Being invited to or exhibiting at a show like PAX can be really exciting and fun, but it can also be extremely tiring. A major reason behind a lot of these shows is to get the word out about your game, but don’t forget that they can be useful in other ways as well. Take a small notebook along with you. Watch people play the game in between talking to other people who are interested. These kinds of events are probably where you will get the most plays in such a short amount of time and you should utilize that as much as you can. We always are writing down notes and talking to each other about problems that pop up or trends that we’re seeing as hundreds or thousands of players try the game. This is also a great place to stress test the game for crashes. Obviously it isn’t ideal for your game to break in these situations, but it’s bound to happen at least a few times if it’s early in development or you haven’t had a ton of people go through the game this quickly. You’ll most likely run into things you would have never expected players to do and find game breaking behavior you would never see from a seasoned player.
So many possibilities!
Always be on the lookout for opportunities to test your game and be aware of what the possible benefits of various audiences can be. We take the game home with us on vacations and have our families try it out to get younger siblings, cousins, and friends to give it go. We bring it with us to normal parties like a bunch of weirdos to get inebriated people to try it. Do your best not to let unique opportunities slip through your fingers!
Equipment & Data Gathering
Pen, paper, google, and USB sticks.
- Headphones. We got 4 pair for like $40 on Newegg. Look for deals!
- All the flash-drives
- Newest build of the game
- Previous build of the game
- Laptops with your dev environment if possible for emergency’s
- Snacks/Swag to keep the natives happy
Plan B – Z
Just about everyone these days has a flash drive or two on hand. In reality you don’t necessarily even need these to transport your game’s files to wherever you’re testing it. You could potentially use something like a private dropbox or another file serving site, but we generally like to setup our game at multiple computers at once so we can go through multiple testers without forming long annoying lines that no one actually wants to sit through to play. It’s always important to have the latest build on hand in multiple places with multiple people if possible. This way if a teammate isn’t able to show up last second, you or someone else still has the build you need. It’s also handy to have the last stable build before the one you’re testing just in case major problems arise that you didn’t expect. This way you can still continue testing something you previously did even if you aren’t able to test what you had planned to. Never pass up an opportunity for more people to play your game even if it’s been played to death. You never know when someone will come along and show you something you’ve either never seen before or never expected a player to do.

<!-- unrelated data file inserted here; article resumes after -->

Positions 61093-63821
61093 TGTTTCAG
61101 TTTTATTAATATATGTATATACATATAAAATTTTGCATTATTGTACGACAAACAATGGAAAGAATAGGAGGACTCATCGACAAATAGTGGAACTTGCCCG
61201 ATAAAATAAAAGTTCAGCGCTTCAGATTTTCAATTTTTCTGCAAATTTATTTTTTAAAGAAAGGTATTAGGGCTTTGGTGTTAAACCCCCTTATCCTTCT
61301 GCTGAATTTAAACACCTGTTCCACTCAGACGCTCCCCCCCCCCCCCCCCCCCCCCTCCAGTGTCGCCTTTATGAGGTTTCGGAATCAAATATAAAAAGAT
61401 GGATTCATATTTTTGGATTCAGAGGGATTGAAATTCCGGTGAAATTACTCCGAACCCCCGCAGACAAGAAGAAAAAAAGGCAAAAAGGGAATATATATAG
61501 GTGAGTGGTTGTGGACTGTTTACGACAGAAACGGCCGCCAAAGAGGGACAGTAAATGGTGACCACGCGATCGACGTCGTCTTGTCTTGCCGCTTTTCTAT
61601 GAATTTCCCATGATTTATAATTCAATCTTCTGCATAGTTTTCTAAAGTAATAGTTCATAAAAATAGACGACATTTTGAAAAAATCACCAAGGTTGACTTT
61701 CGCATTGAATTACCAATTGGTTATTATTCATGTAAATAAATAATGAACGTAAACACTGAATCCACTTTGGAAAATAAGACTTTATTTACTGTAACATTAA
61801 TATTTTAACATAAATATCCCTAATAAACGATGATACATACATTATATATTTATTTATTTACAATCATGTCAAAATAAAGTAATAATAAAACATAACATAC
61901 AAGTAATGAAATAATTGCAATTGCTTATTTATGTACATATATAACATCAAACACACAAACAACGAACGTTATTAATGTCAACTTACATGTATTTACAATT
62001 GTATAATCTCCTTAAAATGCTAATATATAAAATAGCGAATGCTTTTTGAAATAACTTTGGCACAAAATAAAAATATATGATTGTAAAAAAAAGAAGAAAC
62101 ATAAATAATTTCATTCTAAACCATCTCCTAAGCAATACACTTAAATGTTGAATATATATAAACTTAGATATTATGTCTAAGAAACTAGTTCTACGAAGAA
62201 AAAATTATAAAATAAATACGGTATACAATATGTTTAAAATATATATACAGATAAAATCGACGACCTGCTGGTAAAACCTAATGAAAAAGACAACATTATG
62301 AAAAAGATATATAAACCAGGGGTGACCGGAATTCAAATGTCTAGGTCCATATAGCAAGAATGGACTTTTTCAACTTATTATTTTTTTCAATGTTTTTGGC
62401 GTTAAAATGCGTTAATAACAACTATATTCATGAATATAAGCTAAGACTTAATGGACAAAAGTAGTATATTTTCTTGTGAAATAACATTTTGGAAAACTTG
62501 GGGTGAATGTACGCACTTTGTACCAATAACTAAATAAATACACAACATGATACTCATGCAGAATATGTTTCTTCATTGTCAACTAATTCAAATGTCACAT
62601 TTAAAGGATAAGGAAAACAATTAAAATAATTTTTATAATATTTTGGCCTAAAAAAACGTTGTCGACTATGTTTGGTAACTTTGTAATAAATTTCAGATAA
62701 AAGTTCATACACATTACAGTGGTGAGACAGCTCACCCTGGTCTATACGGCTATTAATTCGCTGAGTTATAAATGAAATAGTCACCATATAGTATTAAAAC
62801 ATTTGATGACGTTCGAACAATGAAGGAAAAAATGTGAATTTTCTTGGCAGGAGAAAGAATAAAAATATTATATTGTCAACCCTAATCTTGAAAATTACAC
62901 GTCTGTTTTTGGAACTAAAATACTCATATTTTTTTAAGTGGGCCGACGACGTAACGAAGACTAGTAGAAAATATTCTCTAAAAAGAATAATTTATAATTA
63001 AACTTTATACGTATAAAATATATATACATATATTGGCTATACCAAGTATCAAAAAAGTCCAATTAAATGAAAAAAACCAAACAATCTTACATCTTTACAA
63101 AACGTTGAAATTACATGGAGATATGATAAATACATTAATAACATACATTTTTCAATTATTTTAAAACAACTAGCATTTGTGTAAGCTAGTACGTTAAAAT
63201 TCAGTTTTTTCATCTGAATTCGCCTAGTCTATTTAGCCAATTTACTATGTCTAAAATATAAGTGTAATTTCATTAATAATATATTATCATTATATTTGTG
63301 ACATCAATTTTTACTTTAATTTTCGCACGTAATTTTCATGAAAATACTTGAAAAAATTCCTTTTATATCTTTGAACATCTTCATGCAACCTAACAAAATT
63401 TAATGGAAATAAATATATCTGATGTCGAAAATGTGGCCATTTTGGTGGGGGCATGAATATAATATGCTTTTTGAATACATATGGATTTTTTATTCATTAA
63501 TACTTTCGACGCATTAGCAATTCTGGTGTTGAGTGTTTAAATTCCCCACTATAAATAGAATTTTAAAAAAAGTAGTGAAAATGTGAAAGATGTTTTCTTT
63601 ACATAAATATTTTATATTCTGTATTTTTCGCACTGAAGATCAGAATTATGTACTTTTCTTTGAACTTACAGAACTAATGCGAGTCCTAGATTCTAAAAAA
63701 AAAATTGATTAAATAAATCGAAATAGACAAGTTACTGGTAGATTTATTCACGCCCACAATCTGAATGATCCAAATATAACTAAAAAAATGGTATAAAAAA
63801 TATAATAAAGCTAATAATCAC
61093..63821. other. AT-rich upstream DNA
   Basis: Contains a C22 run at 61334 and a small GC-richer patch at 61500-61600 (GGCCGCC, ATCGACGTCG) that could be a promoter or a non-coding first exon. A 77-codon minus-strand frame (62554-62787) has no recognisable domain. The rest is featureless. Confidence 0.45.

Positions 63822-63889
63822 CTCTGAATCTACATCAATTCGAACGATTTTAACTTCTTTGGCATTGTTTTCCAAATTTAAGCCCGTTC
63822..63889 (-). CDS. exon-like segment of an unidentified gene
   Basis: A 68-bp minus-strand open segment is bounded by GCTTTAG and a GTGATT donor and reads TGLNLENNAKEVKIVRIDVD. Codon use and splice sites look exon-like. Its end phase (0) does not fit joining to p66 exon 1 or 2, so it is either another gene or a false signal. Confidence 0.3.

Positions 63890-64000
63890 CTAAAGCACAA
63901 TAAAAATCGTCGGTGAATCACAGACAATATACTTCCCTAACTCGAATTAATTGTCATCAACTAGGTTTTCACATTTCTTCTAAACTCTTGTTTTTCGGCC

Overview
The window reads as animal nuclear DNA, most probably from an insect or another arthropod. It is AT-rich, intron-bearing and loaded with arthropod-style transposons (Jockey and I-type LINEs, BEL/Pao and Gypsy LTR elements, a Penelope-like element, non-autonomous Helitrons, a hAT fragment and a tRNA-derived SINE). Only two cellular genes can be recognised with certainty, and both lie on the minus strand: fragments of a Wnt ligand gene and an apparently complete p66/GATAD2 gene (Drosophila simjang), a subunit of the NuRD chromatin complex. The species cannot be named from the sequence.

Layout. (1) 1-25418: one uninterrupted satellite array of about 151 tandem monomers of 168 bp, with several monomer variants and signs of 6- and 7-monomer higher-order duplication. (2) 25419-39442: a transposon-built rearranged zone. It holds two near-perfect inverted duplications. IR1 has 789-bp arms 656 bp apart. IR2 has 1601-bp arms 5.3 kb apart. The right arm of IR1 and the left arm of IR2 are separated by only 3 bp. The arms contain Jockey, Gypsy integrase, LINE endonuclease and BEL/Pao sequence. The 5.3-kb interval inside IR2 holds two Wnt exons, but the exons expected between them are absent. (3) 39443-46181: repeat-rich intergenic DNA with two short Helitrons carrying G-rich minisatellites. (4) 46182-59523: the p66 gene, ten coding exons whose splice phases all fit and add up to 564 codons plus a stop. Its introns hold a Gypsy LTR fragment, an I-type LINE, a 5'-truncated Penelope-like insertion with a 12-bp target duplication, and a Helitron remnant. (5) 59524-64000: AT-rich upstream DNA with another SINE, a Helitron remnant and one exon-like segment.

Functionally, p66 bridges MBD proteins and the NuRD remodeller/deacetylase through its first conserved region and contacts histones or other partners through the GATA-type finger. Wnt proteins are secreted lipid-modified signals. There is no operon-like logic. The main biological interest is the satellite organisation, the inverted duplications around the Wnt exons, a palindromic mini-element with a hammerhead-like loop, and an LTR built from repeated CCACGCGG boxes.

All Hail Google Drive
Surveys are nice to create in order to see trends in players behavior. For our surveys we use Google Forms which are a part of Google Drive. These provide a simple interface to poll players with general questions like, “What did you like about this level?” And another favorite, “What did you not like about this level?” The point is that this is all entirely free and it rids you of the need for something horrible like a paper survey or feedback form. Speaking of paper you should bring your own notepads to be able to jot down notes while you’re watching people play. Sometimes you need to draw things out and you’ll often see something that players will not. Don’t think you will just remember these things because you won’t. After so many people play the game you start to forget what past players have done and so you need to write that stuff down. Some things may only pop up once or twice in the whole test, but they’re important and shouldn’t be forgotten. We usually round this all out with a post-play informal interview where we ask a few of our own questions that we think up while they’re playing so we can dive a bit deeper into some of our own assumptions gained from watching them play.
If there’s anything I’ve missed, and I’m sure there is, please feel free to add your suggestions or feedback in the comments section. We’re always looking to improve our processes!